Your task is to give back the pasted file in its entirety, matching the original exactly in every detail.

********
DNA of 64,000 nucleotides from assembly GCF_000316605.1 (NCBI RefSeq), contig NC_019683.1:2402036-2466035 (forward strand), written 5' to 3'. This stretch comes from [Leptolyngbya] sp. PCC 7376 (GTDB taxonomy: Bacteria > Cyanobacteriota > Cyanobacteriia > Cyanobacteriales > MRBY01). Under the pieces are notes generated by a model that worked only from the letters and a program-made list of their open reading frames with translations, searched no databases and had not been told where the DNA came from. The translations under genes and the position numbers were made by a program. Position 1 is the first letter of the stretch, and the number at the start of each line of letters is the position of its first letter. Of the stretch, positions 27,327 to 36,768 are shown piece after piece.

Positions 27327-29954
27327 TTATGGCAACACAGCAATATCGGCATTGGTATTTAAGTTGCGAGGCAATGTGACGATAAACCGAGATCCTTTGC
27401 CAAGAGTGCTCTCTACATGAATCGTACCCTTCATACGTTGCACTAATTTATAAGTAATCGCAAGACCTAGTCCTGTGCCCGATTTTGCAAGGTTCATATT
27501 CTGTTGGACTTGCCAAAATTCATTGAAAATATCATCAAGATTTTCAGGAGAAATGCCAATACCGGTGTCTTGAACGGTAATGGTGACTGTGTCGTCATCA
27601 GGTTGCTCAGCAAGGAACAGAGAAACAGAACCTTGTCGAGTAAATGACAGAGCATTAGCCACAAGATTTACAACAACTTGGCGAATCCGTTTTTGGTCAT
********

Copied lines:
DNA of 64,000 nucleotides from assembly GCF_000316605.1 (NCBI RefSeq), contig NC_019683.1:2402036-2466035 (forward strand), written 5' to 3'. This stretch comes from [Leptolyngbya] sp. PCC 7376 (GTDB taxonomy: Bacteria > Cyanobacteriota > Cyanobacteriia > Cyanobacteriales > MRBY01). Under the pieces are notes generated by a model that worked only from the letters and a program-made list of their open reading frames with translations, searched no databases and had not been told where the DNA came from. The translations under genes and the position numbers were made by a program. Position 1 is the first letter of the stretch, and the number at the start of each line of letters is the position of its first letter. Of the stretch, positions 27,327 to 36,768 are shown piece after piece.

Positions 27327-29954
27327 TTATGGCAACACAGCAATATCGGCATTGGTATTTAAGTTGCGAGGCAATGTGACGATAAACCGAGATCCTTTGC
27401 CAAGAGTGCTCTCTACATGAATCGTACCCTTCATACGTTGCACTAATTTATAAGTAATCGCAAGACCTAGTCCTGTGCCCGATTTTGCAAGGTTCATATT
27501 CTGTTGGACTTGCCAAAATTCATTGAAAATATCATCAAGATTTTCAGGAGAAATGCCAATACCGGTGTCTTGAACGGTAATGGTGACTGTGTCGTCATCA
27601 GGTTGCTCAGCAAGGAACAGAGAAACAGAACCTTGTCGAGTAAATGACAGAGCATTAGCCACAAGATTTACAACAACTTGGCGAATCCGTTTTTGGTCAT